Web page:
Fines Glossary of Terms

Action of Furthcoming

A court action taken by a person who is owed money (the creditor) against a third party. The third party holds money belonging to the person who owes the money (the debtor). The third party can't give the creditor the money unless the debtor allows it or unless the court orders it. The creditor can get a court order by taking this action. For the purpose of this manual, the Fines Enforcement Officer may raise the action to get money arrested in an offender's bank account which the offender will not let the bank release.

Arrestment of Funds Order

AFO - an order made by the court which freezes money in your bank account until SCS instructs the bank to release it to pay your fine.


Amount of financial penalty that is overdue.


The seizure by law, of money held by a third party (for example, a bank or building society), or of a person's wages.

Civil Diligence

The use of a legal process against a debtor (for example, arresting your wages or your bank account). For the purpose of this glossary, the term debtor includes a fine payer.

Collection Order

The English and Welsh equivalent to an Enforcement Order.

Conditional Offer

An offer of a fixed penalty made by the Procurator Fiscal, or the police, to an alleged offender as an alternative to prosecution.

Deduction from Benefit Order

DBO - an order made by the court which allows the DWP (see below) to deduct money from your benefits and pay it directly to the court. The court then pays the money towards your fine.


Failure to pay a fine by the agreed payment terms.


See Civil Diligence.

Earnings Arrestment Order

EAO - an order made by the court instructing an employer to make regular deductions from an employee's wages which are paid directly to the court. The court then pays the money to the employee/your fine.


Execution, carrying out, administration.

Enforcement Order

EO - an order made by the court setting out the payment rate of a fine, explaining what will happen if the fine isn't paid, and giving the Fines Enforcement Officer the power to take action.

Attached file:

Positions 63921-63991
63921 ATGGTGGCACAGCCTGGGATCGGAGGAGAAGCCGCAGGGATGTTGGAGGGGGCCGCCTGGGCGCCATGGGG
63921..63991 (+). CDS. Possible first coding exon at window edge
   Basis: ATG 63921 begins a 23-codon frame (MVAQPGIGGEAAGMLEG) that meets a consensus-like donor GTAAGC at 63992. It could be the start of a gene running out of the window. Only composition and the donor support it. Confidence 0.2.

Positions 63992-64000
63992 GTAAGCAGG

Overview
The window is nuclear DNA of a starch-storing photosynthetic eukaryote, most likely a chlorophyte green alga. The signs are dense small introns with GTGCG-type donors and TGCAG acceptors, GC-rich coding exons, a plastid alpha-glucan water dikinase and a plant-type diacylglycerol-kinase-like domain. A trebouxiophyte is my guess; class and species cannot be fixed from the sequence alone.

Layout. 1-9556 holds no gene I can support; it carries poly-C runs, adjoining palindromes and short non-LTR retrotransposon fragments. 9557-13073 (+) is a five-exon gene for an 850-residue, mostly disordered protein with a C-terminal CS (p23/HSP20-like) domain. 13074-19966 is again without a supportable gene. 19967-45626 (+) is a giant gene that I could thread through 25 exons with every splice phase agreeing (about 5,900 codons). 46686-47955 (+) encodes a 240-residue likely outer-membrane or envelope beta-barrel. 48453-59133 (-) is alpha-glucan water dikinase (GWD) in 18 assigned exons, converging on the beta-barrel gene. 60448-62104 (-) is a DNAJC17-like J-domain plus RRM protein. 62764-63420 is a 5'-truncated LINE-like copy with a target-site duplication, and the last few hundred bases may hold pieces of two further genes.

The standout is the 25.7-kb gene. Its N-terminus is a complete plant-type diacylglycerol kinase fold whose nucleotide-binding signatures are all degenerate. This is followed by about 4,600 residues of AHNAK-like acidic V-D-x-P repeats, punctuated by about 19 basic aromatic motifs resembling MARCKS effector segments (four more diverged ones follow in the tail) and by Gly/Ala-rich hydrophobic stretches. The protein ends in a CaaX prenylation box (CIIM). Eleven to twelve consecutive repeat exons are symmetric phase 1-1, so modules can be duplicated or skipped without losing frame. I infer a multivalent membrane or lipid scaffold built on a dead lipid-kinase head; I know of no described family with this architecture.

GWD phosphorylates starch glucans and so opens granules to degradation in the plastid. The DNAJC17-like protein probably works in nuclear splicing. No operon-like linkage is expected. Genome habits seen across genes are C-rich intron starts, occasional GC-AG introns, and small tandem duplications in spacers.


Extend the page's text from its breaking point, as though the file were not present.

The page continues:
Fines Enforcement Court

FEC - a court dealing only with offenders who have financial penalties and who can't or won't pay their fines.


A financial penalty, including for the purpose of this glossary, a Compensation Order.

Justice of the Peace

JP - a lay person who sits in judgement in a JP court.

Justice of the Peace (JP) Court

JP Courts are presided over by:

  • a JP who is not legally qualified, but who is supported by a legal assessor (a qualified solicitor). 
  • The maximum sentence that a JP may impose is 60 days imprisonment or a fine of £2,500.00.

The court may be presided over by one or more JPs. Some courts sit with three JPs on the bench.



Procurator fiscal

PF - the public prosecutor in Scotland.

Sheriff Court

Sheriff Courts deal with cases under both solemn and summary procedure. They are the only courts with this jurisdiction. The maximum sentence that a Sheriff Court may impose is:

  • 5 years imprisonment or an unlimited fine under solemn procedure; or
  • 12 months imprisonment or a fine of £10,000.00 under summary procedure.

Supervised Attendance Order

A SAO - an order made by the Court as an alternative to imprisonment if you default in payment of their fine. You must attend a place of supervision and carry out instructions given by his Supervising Officer.

Scottish Ministers

The Scottish Parliament.


The judge in a Sheriff Court - an experienced solicitor or advocate appointed by the King.


A regional area. For legal purposes, Scotland is split into 6 regions called Sheriffdoms. Each Sheriffdom has a Sheriff Principal who has responsibility for the conduct of the courts in that region.

Seizure of Vehicle Order

SVO - an order made by the court which allows your motor vehicle to be clamped, kept in storage and sold. Money received from any sale is then paid towards your fine.

Transfer of Fine Order

TFO - an order made by the court transferring a fine elsewhere within the United Kingdom.

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warning to pay fines

The Scottish Courts and Tribunals Service will pursue all unpaid fines.